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what can collection agency allowed to do?

Discussion in 'Bankruptcy Law' started by sosa, Nov 22, 2019.

  1. sosa

    sosa Law Topic Starter New Member

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    Jurisdiction:
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    I have a judgment against me due to a car accident. I heard the collection agencies cannot harass me by calling me and popping up at my place. So, what can they do to collect the amounts put on judgment?
     
  2. army judge

    army judge Super Moderator

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    A judgment will begin to erode, then destroy your FICO.

    The judgment holder could levy against your wages/income, your bank accounts, without boring you with all the ways it could harm you; a judgment can ruin your life and/or the ability to improve your life.

    You can be contacted by your creditors, some consider that harassment.

    A chapter 7 BK is one way to extinguish the judgment and MOST other debt.

    Another way to extinguish a judgment is pay the judgment in full.

    This article provides a detailed explanation about the impact of a judgment:

    Creditor Gets a Judgment Against You — Now What? | Credit.com
     
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  3. Tax Counsel

    Tax Counsel Well-Known Member

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    Federal and California laws restrict what debt collectors can do. See the California Attorney General's page on Debt Collectors for more information on that. The debt collector certainly may call you or even visit your residence to collect, but may not do so in a manner that is harassing, e.g. calling you or visiting you at 2 am, calling you multiple times a day, etc.

    Also, note that the judgment holder may record the judgment as lien against you and may attach any income and assets you have that are not exempt from attachment under federal and state laws. So the judgment creditor may attach your bank account, wages, etc., to collect the judgment. In addition, since the judgment is from an auto accident, the judgment holder may also apply to have your driver's license suspended if you do not pay. See the Los Angeles County Department of Consumer and Business Affairs page on Suspending a Driver's License for more on that.
     
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  4. adjusterjack

    adjusterjack Super Moderator

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  5. flyingron

    flyingron Active Member

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    California's laws are similar to the federal law with one major exception. They apply to anybody trying to collect a debt, even the owner of the debt. The federal law only applies to third-party collectors.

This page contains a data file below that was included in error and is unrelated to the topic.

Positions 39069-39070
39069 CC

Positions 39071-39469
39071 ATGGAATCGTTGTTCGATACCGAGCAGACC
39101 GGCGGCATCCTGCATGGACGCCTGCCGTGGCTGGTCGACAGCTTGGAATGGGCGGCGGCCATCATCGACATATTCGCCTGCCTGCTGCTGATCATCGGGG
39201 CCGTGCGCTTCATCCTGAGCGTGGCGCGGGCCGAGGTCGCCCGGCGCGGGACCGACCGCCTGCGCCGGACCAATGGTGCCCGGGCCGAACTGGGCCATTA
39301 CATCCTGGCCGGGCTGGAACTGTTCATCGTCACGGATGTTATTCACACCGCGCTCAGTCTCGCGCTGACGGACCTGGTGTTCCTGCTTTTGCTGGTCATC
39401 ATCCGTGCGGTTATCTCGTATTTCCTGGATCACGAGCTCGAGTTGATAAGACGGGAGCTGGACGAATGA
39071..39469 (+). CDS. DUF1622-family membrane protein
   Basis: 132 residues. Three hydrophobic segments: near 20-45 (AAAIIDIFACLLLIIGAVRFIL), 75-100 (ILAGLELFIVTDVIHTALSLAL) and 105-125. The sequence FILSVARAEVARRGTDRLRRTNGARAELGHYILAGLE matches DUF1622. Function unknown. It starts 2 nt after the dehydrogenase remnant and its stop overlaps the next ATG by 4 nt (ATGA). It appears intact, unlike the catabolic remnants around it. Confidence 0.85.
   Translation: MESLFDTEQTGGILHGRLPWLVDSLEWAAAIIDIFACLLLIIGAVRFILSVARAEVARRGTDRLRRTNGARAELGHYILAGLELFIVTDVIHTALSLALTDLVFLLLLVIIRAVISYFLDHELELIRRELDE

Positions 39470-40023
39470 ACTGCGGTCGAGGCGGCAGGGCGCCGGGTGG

Here's what they can't do under CA law: Codes Display Text.
     
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  6. sosa

    sosa Law Topic Starter New Member

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    I do not have a house or a steady job. I just have some money in my bank account. So my question would be how they can find out about the assets I have in my bank account if I don't talk to them. Are there ways they can trace it without my assistance?
     
  7. army judge

    army judge Super Moderator

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    Debt collectors have many ways to discover what assets you possess, and which of those assets are subject to levy to satisfy the judgment.

    What is probably already known to the judgment holder is: your full legal name, date of birth, address of residence, drivers license number, social security number, other creditors, all of your credit bureau files/records, educational history, criminal history, place of birth, relative, friends, associates, place of employment, employment history, social media footprint, vehicles owned, real estate owned, medical history, other debts that might be delinquent, civil court record, criminal court record, marital state, and probably much, much more.

    The judgment holder (his or her representative) probably know where it is, or they are busily searching for that information right now!
     
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  8. Tax Counsel

    Tax Counsel Well-Known Member

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    It's possible they may already know where you bank or can find that out either through information that is publicly available or through some investigation. They also have the option of forcing you to provide financial information by summoning you to a debtor's examination.
     
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  9. sosa

    sosa Law Topic Starter New Member

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    I heard they can come after my wife's asset as well in California if they find out I am married. I am thinking about prenuptial to avoid the financial responsibilities of spouse... What do you think?
     
  10. mightymoose